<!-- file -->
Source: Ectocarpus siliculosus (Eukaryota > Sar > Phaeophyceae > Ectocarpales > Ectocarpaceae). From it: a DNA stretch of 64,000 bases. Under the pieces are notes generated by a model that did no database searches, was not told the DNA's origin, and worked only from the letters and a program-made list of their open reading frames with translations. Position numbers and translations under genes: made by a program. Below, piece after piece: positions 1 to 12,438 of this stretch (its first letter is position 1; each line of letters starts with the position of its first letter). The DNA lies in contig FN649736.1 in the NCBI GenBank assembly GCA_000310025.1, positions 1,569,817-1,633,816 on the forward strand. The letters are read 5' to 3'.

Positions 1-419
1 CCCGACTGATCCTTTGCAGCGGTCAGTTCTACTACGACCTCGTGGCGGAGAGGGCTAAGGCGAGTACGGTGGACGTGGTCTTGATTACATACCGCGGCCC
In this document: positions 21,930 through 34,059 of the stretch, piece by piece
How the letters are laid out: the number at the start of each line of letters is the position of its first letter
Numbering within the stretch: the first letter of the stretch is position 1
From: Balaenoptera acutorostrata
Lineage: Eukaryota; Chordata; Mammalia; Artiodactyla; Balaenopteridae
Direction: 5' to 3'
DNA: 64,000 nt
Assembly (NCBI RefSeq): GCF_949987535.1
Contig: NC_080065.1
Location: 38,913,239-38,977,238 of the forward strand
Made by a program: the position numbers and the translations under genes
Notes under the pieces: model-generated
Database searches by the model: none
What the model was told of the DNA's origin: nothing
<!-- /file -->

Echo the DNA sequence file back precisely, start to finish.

Source: Ectocarpus siliculosus (Eukaryota > Sar > Phaeophyceae > Ectocarpales > Ectocarpaceae). From it: a DNA stretch of 64,000 bases. Under the pieces are notes generated by a model that did no database searches, was not told the DNA's origin, and worked only from the letters and a program-made list of their open reading frames with translations. Position numbers and translations under genes: made by a program. Below, piece after piece: positions 1 to 12,438 of this stretch (its first letter is position 1; each line of letters starts with the position of its first letter). The DNA lies in contig FN649736.1 in the NCBI GenBank assembly GCA_000310025.1, positions 1,569,817-1,633,816 on the forward strand. The letters are read 5' to 3'.

Positions 1-419
1 CCCGACTGATCCTTTGCAGCGGTCAGTTCTACTACGACCTCGTGGCGGAGAGGGCTAAGGCGAGTACGGTGGACGTGGTCTTGATTACATACCGCGGCCC
In this document: positions 21,930 through 34,059 of the stretch, piece by piece
How the letters are laid out: the number at the start of each line of letters is the position of its first letter
Numbering within the stretch: the first letter of the stretch is position 1
From: Balaenoptera acutorostrata
Lineage: Eukaryota; Chordata; Mammalia; Artiodactyla; Balaenopteridae
Direction: 5' to 3'
DNA: 64,000 nt
Assembly (NCBI RefSeq): GCF_949987535.1
Contig: NC_080065.1
Location: 38,913,239-38,977,238 of the forward strand
Made by a program: the position numbers and the translations under genes
Notes under the pieces: model-generated
Database searches by the model: none
What the model was told of the DNA's origin: nothing